A former Mexican security minister has been arrested in the US, charged with taking bribes from a drugs cartel.
Genaro García Luna is accused of allowing the Sinaloa cartel of “El Chapo” Guzman to operate in Mexico in exchange for millions of dollars.
Prosecutors say Mr García Luna gave the cartel safe passage for drug shipments and access to sensitive information.
They say that on two occasions cartel members delivered up to $5m (£3.7m) in two briefcases to him in person.
He has previously denied any wrongdoing.
Mr García Luna, 52, served as public security chief in the administration of President Felipe Calderon between 2006 and 2012.
His arrest in Texas is a major development in Mexican politics, the BBC’s Mexico correspondent Will Grant reports.
Mr García Luna was not just an important figure in Mr Calderon’s administration – he was Mexico’s secretary of public security, the face of the country’s federal police force, our correspondent adds.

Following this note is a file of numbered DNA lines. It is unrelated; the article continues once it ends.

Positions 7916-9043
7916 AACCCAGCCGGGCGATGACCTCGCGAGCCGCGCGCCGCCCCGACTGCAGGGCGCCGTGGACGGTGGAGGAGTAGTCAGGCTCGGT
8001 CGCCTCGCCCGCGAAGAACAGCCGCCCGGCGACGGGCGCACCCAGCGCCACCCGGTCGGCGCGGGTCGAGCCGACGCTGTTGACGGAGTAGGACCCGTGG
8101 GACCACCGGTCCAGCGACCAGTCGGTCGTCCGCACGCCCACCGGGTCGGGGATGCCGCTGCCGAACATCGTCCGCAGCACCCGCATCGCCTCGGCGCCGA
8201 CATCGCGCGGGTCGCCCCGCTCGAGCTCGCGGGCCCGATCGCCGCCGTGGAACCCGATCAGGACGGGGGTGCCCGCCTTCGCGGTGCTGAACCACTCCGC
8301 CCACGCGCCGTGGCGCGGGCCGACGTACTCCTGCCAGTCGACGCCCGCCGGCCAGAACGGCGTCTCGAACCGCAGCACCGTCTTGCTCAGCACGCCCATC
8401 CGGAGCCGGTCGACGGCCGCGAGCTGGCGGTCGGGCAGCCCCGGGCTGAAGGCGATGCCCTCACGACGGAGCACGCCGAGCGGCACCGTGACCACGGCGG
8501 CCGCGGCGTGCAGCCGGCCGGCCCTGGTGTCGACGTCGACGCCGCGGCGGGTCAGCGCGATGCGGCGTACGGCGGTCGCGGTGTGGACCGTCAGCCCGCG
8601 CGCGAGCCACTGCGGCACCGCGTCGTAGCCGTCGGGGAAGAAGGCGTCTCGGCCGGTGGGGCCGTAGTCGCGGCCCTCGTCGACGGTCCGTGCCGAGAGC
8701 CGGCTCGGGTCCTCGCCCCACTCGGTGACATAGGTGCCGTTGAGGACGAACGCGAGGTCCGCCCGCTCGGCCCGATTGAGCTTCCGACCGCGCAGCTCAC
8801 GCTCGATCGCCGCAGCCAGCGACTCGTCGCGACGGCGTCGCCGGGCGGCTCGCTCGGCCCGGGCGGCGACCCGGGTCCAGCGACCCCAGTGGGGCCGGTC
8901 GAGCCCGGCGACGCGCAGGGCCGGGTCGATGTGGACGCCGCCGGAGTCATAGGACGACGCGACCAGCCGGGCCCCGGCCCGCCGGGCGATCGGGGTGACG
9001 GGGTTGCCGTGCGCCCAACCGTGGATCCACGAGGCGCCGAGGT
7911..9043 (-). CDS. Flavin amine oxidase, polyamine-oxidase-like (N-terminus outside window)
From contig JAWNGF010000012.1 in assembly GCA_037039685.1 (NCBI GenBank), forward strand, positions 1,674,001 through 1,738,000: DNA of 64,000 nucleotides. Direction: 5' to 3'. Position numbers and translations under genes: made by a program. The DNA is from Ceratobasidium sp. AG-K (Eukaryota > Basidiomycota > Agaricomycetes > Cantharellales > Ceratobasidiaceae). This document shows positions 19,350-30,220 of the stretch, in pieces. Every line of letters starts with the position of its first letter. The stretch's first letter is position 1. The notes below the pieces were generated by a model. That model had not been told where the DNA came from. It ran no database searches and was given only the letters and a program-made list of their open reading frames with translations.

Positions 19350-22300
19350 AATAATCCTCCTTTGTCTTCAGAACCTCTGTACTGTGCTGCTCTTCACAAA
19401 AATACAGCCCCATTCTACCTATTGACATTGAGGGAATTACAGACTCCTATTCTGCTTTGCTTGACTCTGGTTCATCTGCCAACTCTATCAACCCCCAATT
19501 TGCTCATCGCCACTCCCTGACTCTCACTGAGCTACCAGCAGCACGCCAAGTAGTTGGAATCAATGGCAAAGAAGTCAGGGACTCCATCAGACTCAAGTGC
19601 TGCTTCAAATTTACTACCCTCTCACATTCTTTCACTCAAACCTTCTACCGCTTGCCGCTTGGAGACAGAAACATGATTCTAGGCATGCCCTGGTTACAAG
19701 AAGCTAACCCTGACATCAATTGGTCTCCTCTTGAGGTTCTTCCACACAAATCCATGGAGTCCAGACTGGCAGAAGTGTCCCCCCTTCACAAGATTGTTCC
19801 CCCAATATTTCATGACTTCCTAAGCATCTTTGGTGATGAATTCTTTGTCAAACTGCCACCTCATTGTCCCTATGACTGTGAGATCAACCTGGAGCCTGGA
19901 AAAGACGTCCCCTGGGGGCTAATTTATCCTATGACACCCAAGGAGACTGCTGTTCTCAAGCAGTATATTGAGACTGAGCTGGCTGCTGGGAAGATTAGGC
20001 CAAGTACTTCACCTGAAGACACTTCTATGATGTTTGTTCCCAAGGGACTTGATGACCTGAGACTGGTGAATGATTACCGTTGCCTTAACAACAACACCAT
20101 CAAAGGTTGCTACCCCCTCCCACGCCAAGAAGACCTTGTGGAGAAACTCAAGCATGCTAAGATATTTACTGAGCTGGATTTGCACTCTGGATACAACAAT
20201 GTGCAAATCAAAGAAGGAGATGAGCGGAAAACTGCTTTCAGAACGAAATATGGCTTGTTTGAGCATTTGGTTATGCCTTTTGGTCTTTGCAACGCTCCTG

Mr Calderon, with US backing, deployed troops against the cartels for the first time. Tens of thousands died in Mexico in drug-related violence during his “war on drugs”.
Mr García Luna was taken into custody in Dallas, Texas, on Monday, prosecutors in New York said.
Court documents unsealed on Tuesday in Brooklyn showed he had been charged with cocaine trafficking conspiracy and making false statements.
“García Luna stands accused of taking millions of dollars in bribes from ‘El Chapo’ Guzman’s Sinaloa cartel while he controlled Mexico’s Federal Police Force and was responsible for ensuring public safety in Mexico,” said US Attorney Richard Donoghue, announcing the arrest.
He was also accused of lying about his criminal past when he applied for US naturalisation in 2018.
Guzmán was jailed for life in July following a three-month trial in the US.
During that trial, ex-cartel member Jesus “Rey” Zambada alleged that he had personally delivered two suitcases containing millions of dollars in bribes to Mr García Luna at a restaurant.
Mr García Luna denied those allegations at the time, calling them “lies, defamation and perjury”.
US prosecutors allege that the former minister used his position to protect the Sinaloa cartel’s trafficking operations from 2001 to 2012, enabling it to operate “with impunity” in Mexico.
If found guilty, he faces between 10 years to life in prison.